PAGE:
Island students have to wait more than 3 years to be assessed by psychologist
435 students are currently waiting for a psychological assessment to diagnose a learning disability
Nicole MacDonald-Jay says her son began to struggle in the classroom in Grade 2. By Grade 3, his teacher had determined something was wrong, and suggested the boy undergo a psychological assessment to diagnose a possible learning disability.
The problem: the waiting list to be assessed by one of the approximately half-dozen psychologists working within the school system on Prince Edward Island is more than three years.
"So we're looking at, at that point, that he was going to be pretty much going into junior high before he was even assessed," said MacDonald-Jay.
School-related anxiety had already led to stomach problems for the boy. "He really was struggling. He was also coming home saying, 'Mom, I'm stupid. I can't do what the other kids do.'"
"When they go to school and they consistently can't do what the other kids can do, you can't counteract that with words," MacDonald-Jay said. "They feel like they're failing."
A 3-year-long waiting list
Four hundred and thirty-five Prince Edward Island school students are currently on the waiting list for a psychological assessment to diagnose a learning disability. According to the Public Schools Branch the current wait time is 3.25 years.
According to the Department of Education and Early Learning, out of 8.4 positions for psychologists within the Public Schools Branch, 6.6 positions are filled, with another psychologist on leave this year.
At a recent meeting of the province's standing committee on education and economic development Julia Gaudet, director of student services with the Public Schools Branch, said the backlog of assessments leaves psychologists with little time for anything else.
"The nature of the wait list has meant that we have to focus all of our time, all of our school site time, on addressing that wait list, and so we're not able to have our school psychologists fulfilling the full scope of their training and practice," she told the committee.
The backlog of cases has been an issue for years. When Gaudet appeared before the same committee a year earlier, the number of vacancies for school psychologists was the same. This year, she told the committee the Public Schools Branch has begun working with the office of recruitment and retention within the Department of Health and Wellness to try to fill the positions.
But she said even with a full complement, P.E.I. would have one school psychiatrist for every 2200 students, far below what she said was the "ideal" ratio, recommended by the Canadian Psychological Association, of one position for every 1000 students.
'We have a budget envelope'
Last December the former minister of education Doug Currie told the P.E.I. Legislature that wait times for psychological assessments within the school system were "completely unacceptable," and said government had begun discussions around using private psychologists to reduce the backlog.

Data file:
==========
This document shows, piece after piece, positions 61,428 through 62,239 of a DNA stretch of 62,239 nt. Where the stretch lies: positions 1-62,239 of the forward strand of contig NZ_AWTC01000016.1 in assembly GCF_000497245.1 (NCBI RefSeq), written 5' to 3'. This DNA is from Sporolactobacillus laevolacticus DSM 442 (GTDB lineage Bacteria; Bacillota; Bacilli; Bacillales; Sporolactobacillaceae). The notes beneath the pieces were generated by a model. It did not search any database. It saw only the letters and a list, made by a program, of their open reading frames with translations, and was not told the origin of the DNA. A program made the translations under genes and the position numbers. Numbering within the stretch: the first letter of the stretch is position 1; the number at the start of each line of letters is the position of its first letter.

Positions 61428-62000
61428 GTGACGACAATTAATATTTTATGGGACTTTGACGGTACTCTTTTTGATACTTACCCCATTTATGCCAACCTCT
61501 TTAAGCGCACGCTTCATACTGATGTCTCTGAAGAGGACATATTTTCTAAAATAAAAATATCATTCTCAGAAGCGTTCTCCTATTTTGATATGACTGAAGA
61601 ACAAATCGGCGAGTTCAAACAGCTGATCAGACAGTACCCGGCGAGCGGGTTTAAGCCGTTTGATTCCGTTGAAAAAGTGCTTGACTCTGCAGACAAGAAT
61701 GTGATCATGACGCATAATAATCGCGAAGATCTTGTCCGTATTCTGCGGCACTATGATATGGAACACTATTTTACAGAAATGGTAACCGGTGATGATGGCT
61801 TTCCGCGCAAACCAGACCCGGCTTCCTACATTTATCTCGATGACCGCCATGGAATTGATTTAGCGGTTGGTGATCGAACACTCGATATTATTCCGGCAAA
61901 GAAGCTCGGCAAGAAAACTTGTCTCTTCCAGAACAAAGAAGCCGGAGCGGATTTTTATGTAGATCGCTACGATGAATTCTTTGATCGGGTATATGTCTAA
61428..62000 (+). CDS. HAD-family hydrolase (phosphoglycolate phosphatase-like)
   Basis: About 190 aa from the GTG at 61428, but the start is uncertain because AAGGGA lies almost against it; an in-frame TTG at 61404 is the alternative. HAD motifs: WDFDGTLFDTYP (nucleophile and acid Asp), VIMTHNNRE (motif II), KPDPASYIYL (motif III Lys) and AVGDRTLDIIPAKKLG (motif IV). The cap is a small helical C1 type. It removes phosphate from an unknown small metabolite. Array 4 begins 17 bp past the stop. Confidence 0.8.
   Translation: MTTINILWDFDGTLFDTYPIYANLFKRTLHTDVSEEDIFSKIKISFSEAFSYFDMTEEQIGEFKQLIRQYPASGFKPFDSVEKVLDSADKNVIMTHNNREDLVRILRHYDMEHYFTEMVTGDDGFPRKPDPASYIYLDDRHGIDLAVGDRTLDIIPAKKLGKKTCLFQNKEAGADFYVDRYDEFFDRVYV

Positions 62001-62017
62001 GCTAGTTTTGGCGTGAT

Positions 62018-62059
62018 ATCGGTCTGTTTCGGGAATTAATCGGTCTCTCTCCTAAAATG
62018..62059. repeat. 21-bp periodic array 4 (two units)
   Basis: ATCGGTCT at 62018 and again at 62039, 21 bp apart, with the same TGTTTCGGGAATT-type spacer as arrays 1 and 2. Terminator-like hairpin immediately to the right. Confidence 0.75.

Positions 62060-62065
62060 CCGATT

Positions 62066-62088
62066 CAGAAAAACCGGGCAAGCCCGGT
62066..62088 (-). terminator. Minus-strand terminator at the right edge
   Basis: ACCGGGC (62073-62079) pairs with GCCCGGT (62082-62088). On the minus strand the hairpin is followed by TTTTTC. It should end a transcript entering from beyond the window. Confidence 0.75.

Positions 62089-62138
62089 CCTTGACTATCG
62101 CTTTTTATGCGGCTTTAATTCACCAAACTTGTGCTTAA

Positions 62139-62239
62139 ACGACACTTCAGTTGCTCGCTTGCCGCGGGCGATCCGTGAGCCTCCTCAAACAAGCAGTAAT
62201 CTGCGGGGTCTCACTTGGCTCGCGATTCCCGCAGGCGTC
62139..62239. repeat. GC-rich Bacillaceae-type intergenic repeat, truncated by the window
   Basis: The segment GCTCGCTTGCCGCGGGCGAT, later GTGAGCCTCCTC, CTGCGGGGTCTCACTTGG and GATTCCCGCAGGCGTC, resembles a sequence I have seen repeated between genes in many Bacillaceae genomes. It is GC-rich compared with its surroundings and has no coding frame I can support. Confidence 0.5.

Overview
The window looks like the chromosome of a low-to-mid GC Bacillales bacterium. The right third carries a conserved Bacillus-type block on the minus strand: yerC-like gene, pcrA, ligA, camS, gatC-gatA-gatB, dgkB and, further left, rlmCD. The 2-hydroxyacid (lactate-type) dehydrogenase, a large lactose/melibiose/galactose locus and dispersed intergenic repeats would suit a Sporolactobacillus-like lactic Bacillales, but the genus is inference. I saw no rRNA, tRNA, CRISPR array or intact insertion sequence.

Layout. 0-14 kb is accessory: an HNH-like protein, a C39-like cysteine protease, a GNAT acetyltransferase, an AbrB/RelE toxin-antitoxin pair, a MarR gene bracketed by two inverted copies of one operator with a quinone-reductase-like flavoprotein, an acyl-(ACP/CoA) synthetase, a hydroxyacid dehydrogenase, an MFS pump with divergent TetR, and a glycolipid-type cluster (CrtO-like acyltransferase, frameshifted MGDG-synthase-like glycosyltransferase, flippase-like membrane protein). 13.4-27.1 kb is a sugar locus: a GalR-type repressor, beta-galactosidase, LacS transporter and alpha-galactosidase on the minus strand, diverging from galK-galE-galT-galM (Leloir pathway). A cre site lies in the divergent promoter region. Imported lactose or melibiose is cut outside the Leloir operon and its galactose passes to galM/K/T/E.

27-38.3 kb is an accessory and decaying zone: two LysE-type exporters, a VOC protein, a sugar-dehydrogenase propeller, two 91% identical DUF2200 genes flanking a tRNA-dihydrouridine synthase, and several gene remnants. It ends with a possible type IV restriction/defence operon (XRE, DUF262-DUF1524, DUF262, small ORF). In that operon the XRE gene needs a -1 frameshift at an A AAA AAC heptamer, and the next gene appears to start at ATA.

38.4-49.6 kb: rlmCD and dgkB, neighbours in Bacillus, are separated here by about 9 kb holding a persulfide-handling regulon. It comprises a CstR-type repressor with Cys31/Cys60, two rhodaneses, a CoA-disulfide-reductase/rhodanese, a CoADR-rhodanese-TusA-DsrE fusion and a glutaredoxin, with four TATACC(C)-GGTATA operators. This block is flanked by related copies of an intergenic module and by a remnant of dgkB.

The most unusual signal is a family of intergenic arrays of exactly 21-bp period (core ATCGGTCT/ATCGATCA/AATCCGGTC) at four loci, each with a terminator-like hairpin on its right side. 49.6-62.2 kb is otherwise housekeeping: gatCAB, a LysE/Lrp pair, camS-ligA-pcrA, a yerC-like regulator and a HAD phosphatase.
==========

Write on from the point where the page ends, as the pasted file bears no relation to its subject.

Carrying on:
But at last Wednesday's meeting of the education committee, he said government had no budget for that, although representatives of the Public Schools Branch said it had paid $2400 for each of 10 private assessments conducted over the past two years.
"We have a budget envelope that we have to be accountable to," Currie said. "Prior to the budget that was debated on the floor of the House last spring, there wasn't an envelope of money identified. That's not to say that we are not prepared to go back to take a look."
PC MLA Sidney MacEwen said he doesn't understand why this isn't already happening.
"We've got constituents coming to us saying 'I can't wait three years. Three years and my child is already three years further into the system,'" said MacEwen. "Early intervention is key with this. … So I think the priority of the new minister [of education] needs to try to find some sort of budget for this to say, we've got to clear this wait list one way or the other, and we've got to do it before it's too late."
'They're smart kids'
Rather than watch her son struggle another three years, MacDonald-Jay paid $2500 to have him assessed by a private psychologist. As a result, she found out he has dyslexia, along with another learning disability that makes it difficult for him to write.
They're failing because they aren't diagnosed and because they aren't given the tools that they need.- Nicole MacDonald-Jay
MacDonald-Jay said making some adjustments at school, including giving her son a Chromebook for his writing, "changed everything for him. He still doesn't like school like any other kid, but he's not coming home feeling like he's failing. He's coming home with spelling tests that he's getting right. He's producing written work that he feels good about."
But she said she grew up with a single mother who couldn't have afforded a private assessment, and she thinks a lot about families who might find themselves in the same situation.
"It scares me to think that those kids are just—they're failing, and not because they're not capable. They're smart kids. They're failing because they aren't diagnosed and because they aren't given the tools that they need, just because they think a little differently than other kids."
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